Directors & officers will be held liable for a host of reasons including misuse of corporate funds, false statements to government agencies, irregularities in securities issues, breach of duty to minority shareholders, imprudent expansion leading to erosion of shareholder wealth, employment irregularities/harassment, mergers &

acquisition, among others.

Says JJ Irani, chairman JJ Irani committee on corporate governance: “Under Clause 49, at present an independent director can even be held liable to the bouncing of a cheque. We are working on changing an independent director's liability to be restricted to that which is stated in the minutes of the meeting.”

But close association with a company's day to day functioning is not always possible for an independent director. He may be a member of more than one board and may also be running his own business or have other professional liabilities. Says Richard Elias, chairman, Hyperion insurance group, “outside directors are most vulnerable since they are not involved with the day to day running of the company. Unfortunately, if a suit is filed against them, they can be in trouble. For instance, the defense costs alone in the Equitable Life case ran to $ 40 million.” What more, with the Indian companies inviting foreign capital, listing on foreign exchanges and investing in foreign companies abroad, the independent directors may also be liable under laws of different countries. Says Praveen Vashishta, CEO and MD Howden India: “According to a US law, as soon as the total number of employees for a foreign company in the US crosses 300, the employees are treated as investors and they can avail of all investor rights. They can then sue the Indian board of directors for a breach, if any. This is just one of the instances of a director's liability in a rapidly globalising world order.”


11. Directors and Officers Liability vis-à-vis Adequacy of Protection under the Provisions of The Companies Act,

The introduction of clause 49 in the Stock Exchange Listing Agreement based on Corporate Governance Philosophy, the legislative changes in various enactments like SEBI Act, SEBI (Disclosure and Investor Protection) Guidelines and some recent landmark judgments by the High Courts and the Supreme Court based on the above have cast onerous responsibilities on the corporate functionaries, especially the Directors and key officers of the company.  If one looks at the number of enactments under which a director of a company, executive and non-Executive alike, can be held directly liable for any act of negligence or default, he will find that the number is not less than 50. Apart from these statutory liabilities, a company director/officer can also be held liable for contractual obligations undertaken by the Company having his active involvement and for any tortuous liability.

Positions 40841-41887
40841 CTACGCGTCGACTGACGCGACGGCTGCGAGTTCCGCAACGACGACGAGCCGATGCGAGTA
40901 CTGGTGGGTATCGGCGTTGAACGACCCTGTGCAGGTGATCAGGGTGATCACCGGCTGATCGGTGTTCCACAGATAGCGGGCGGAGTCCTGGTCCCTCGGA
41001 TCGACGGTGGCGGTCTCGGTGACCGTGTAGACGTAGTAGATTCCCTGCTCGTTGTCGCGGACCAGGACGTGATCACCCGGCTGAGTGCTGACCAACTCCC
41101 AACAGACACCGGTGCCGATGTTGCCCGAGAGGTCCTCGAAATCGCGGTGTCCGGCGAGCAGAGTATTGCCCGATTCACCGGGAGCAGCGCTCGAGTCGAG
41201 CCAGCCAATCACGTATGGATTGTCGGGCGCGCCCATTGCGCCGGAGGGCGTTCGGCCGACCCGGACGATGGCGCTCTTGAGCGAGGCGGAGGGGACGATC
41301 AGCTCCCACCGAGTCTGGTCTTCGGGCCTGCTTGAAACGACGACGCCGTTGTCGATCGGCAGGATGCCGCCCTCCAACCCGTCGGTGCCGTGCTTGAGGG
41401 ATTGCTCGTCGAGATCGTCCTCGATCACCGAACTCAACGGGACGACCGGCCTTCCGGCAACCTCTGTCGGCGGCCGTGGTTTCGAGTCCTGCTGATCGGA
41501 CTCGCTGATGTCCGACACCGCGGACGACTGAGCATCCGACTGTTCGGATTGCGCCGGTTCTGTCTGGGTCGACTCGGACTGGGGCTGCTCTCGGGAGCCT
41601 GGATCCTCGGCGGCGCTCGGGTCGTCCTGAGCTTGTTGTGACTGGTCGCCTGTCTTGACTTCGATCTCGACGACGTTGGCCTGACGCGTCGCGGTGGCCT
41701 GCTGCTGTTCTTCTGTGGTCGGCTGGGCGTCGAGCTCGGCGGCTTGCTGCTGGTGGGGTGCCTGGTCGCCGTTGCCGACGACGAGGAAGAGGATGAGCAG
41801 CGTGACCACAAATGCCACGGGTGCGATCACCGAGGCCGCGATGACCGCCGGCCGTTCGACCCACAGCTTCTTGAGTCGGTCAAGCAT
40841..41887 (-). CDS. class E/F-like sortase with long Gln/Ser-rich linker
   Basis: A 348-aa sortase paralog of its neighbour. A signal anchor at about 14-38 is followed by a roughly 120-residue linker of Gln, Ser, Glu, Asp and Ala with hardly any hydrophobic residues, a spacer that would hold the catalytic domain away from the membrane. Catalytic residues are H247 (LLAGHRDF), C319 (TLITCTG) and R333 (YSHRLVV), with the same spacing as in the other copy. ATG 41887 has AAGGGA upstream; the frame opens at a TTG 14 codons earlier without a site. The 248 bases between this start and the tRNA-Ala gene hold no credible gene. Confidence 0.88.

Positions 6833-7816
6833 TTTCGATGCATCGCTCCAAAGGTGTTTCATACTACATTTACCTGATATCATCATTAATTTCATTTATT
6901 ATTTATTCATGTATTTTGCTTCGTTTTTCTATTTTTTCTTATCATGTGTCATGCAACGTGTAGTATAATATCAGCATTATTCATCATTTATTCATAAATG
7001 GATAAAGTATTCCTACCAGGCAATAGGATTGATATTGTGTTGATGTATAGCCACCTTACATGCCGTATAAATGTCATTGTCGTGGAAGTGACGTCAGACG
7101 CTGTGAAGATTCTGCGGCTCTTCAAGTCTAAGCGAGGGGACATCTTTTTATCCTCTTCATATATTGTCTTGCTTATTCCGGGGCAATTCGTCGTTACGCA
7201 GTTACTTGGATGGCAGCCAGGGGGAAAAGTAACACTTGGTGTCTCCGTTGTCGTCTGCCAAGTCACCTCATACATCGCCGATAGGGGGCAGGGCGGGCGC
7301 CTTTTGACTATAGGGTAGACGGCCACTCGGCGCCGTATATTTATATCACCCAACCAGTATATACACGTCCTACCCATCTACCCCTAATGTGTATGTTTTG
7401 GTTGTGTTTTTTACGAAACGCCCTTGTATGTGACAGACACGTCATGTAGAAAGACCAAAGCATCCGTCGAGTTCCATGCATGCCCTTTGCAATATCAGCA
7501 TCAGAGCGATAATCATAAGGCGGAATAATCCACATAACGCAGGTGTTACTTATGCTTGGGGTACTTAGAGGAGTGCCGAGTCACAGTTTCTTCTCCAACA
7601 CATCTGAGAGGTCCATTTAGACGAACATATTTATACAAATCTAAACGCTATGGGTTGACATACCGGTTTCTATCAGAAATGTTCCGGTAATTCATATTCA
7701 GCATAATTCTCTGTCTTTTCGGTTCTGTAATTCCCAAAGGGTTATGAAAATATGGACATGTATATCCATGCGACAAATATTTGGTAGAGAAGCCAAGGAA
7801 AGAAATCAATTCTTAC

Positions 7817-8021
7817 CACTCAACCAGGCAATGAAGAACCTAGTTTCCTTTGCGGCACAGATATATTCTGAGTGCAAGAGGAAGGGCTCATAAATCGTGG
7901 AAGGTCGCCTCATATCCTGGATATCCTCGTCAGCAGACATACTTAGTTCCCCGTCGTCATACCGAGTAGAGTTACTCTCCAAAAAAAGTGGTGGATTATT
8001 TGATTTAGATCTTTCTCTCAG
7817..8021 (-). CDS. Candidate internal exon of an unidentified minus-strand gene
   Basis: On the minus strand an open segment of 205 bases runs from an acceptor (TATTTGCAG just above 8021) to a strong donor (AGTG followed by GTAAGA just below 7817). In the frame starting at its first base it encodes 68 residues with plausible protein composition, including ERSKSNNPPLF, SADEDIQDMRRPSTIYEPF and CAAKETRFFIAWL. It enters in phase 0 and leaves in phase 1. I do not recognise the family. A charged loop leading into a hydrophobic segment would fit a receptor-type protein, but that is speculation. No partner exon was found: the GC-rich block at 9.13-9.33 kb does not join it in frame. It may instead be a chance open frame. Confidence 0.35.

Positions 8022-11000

So simply swap the role of the investor or dealer and step into the shoes of a Corporate Executive/Director and you will realize that in today’s era there is much more pressure on a Director or a key executive than what it used to be may be a decade earlier. Interestingly, the independent directors who otherwise used to enjoy substantial immunity under the pretext of being non-wholetime Director and being only a general advisor to the management on certain policy decisions, can no longer enjoy the same immunity under the modern corporate regime because of the exposure they face today. They can be sued even for certain defaults committed by the Company. In such eventualities their personal assets can be threatened. Add to this the continued media attention which any corporate litigation gets nowadays and one can really sense the complexity and gravity of the situation.


To understand this in a better perspective, let us refer to Section 292(1) (c) of the Companies Act, 1956 (hereinafter the “Act”) which confers borrowing powers on the Board of Directors of a Company. Subject to the provisions of the Memorandum and Articles of Association of the Company, the said powers can be delegated to individual Directors and also to agents other than Directors. Thus, generally speaking, whether the Director of a Company who incurs debts on behalf of the Company (even when the Company is in financial difficulty) can be held personally liable for such debts, would hinge mainly on the following :